Otherwise OLEDs are broadly the same as every other screen type, including LCD and QLED. An OLED TV won't necessarily have extra features, they can support the same HDR formats and are usually 4K (there are some 8K models).

So if you're looking at an OLED TV and similarly high-end LED model then they are likely to have similar features, the only difference is how the picture is produced. The pixels in an OLED display create light and colour, while LED TVs have a backlight shining onto a colour-producing layer to create a picture.

What is OLED evo?

LG introduced OLED evo into its G1 range in 2021. It was the first major update to OLED technology since it became compatible with HDR, and it focuses on brightness.

Backlit TVs have the advantage here since there's an entire layer of bulbs shining on the colour-creating layer to make the picture. OLED evo screens have adapted the way the pixels produce light to increase the peak brightness.

Find out how the original OLED evo TVs scored in our tests. LG OLED55G16LA review and LG OLED65G16LA review.

42-inch OLEDs and other available sizes

Unlike LCD and QLED TVs, your size options with OLED is more limited.

When OLED TVs first became mainstream there was nothing smaller than 55 inches, but in 2019 LG and Sony launched 48-inch OLED TVs. These were the smallest available, but 42-inch ones are now available, too.

4K TVs don't get smaller than 40 inches so we're unlikely to see OLED TVs shrink down again.

Do you need to worry about screen burn?

The prospect of screen burn is a worry. It's where a still image remains on the screen even when you change the channel, like looking through a window with a smudge on it.

Once an image is burned on, it's difficult, if not impossible, to remove without replacing the screen. It can happen, but it's easy to avoid. 

OLED TVs tend to have a feature that imperceptibly moves still images, such as a channel logo, so they don't burn on to the screen.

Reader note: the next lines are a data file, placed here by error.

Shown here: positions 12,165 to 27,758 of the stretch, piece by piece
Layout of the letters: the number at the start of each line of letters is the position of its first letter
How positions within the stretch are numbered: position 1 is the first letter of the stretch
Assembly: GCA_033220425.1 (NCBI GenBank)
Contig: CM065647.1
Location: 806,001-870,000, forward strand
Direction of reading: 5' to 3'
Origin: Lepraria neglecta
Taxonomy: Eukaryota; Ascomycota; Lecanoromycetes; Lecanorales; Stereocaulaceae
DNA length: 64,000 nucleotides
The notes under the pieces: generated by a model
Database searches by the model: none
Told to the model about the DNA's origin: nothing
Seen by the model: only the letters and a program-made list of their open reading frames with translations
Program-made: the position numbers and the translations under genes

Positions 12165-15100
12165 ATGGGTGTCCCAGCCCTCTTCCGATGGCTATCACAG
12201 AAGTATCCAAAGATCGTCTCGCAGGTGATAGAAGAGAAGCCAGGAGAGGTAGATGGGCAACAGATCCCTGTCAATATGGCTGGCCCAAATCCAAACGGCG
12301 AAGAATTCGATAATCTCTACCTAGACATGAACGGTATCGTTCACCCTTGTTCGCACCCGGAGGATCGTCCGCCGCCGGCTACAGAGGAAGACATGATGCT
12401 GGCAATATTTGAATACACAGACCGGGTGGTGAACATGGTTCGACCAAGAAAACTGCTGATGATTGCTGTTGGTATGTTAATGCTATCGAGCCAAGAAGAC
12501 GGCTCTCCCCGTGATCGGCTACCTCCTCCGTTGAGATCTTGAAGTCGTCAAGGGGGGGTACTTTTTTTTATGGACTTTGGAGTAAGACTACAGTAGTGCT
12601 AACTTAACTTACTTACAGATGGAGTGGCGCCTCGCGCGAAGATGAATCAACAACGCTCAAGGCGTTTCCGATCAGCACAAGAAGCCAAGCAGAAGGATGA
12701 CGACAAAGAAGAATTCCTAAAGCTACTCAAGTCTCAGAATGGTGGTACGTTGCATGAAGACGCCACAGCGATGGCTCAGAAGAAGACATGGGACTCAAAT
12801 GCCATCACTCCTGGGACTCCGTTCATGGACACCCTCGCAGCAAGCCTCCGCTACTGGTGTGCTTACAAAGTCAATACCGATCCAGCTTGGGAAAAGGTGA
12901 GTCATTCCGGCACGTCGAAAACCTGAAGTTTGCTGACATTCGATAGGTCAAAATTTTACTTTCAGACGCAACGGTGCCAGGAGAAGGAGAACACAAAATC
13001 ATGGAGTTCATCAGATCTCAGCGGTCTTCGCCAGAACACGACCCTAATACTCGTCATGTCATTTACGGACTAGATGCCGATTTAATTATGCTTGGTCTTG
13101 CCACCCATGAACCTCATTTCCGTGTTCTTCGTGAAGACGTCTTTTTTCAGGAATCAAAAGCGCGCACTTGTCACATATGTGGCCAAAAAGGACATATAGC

Some OLEDs also have a sort of screen refresher software that's like giving the screen a wash to remove any hint of an old image. 

You can also avoid this issue happening by not leaving your TV paused for too long. 

Ultimately, this is a rare occurrence that only really happens when the screen has been paused on the same image for hours. Avoid this and you should be fine.

What about my warranty?

Frustratingly, manufacturer warranties don't tend to cover screen burn because it's considered misuse. Manufacturers claim that under normal use, ie not leaving it paused for hours on end, screen burn shouldn't occur.

It may be covered by your retailer warranty though, so it's worth checking with wherever you bought the TV to see if screen burn is covered. 

Should I buy an OLED TV?

Unlike 4K and HDR, which should now be seen as a requirement for your next major TV purchase, OLED is more of a luxury option. You’ll pay a premium for this screen technology, and you’re certainly not guaranteed a Best Buy. But there's healthy competition in this market, with Panasonic, Philips and Sony launching similarly priced OLED sets as LG. 

This will certainly mean that quality rises and prices drop throughout the year, but if you're willing to shop carefully, there are affordable and good quality screens around.